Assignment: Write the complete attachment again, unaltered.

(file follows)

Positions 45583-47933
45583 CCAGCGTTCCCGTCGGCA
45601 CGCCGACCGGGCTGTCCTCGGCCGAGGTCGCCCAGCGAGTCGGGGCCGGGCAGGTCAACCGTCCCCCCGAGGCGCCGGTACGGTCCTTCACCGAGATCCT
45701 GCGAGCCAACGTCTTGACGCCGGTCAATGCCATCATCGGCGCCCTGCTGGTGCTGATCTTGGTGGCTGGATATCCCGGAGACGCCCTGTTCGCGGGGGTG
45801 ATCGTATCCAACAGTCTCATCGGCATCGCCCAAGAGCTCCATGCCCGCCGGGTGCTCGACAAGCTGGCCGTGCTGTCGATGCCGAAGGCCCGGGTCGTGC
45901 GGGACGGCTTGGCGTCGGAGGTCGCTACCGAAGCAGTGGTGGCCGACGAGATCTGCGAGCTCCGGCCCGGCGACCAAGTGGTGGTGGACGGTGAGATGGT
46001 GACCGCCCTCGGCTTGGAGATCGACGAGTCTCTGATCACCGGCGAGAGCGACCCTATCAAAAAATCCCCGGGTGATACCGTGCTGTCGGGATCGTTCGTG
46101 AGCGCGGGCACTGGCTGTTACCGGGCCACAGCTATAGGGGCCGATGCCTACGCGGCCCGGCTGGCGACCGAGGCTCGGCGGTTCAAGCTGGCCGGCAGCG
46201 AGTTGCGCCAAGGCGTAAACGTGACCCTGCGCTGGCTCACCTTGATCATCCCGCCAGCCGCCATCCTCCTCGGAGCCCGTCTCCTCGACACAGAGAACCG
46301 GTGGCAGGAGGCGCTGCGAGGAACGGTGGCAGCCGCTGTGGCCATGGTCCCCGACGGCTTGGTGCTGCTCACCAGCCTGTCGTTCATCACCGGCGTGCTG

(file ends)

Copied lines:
Positions 45583-47933
45583 CCAGCGTTCCCGTCGGCA
45601 CGCCGACCGGGCTGTCCTCGGCCGAGGTCGCCCAGCGAGTCGGGGCCGGGCAGGTCAACCGTCCCCCCGAGGCGCCGGTACGGTCCTTCACCGAGATCCT
45701 GCGAGCCAACGTCTTGACGCCGGTCAATGCCATCATCGGCGCCCTGCTGGTGCTGATCTTGGTGGCTGGATATCCCGGAGACGCCCTGTTCGCGGGGGTG
45801 ATCGTATCCAACAGTCTCATCGGCATCGCCCAAGAGCTCCATGCCCGCCGGGTGCTCGACAAGCTGGCCGTGCTGTCGATGCCGAAGGCCCGGGTCGTGC
45901 GGGACGGCTTGGCGTCGGAGGTCGCTACCGAAGCAGTGGTGGCCGACGAGATCTGCGAGCTCCGGCCCGGCGACCAAGTGGTGGTGGACGGTGAGATGGT
46001 GACCGCCCTCGGCTTGGAGATCGACGAGTCTCTGATCACCGGCGAGAGCGACCCTATCAAAAAATCCCCGGGTGATACCGTGCTGTCGGGATCGTTCGTG
46101 AGCGCGGGCACTGGCTGTTACCGGGCCACAGCTATAGGGGCCGATGCCTACGCGGCCCGGCTGGCGACCGAGGCTCGGCGGTTCAAGCTGGCCGGCAGCG
46201 AGTTGCGCCAAGGCGTAAACGTGACCCTGCGCTGGCTCACCTTGATCATCCCGCCAGCCGCCATCCTCCTCGGAGCCCGTCTCCTCGACACAGAGAACCG
46301 GTGGCAGGAGGCGCTGCGAGGAACGGTGGCAGCCGCTGTGGCCATGGTCCCCGACGGCTTGGTGCTGCTCACCAGCCTGTCGTTCATCACCGGCGTGCTG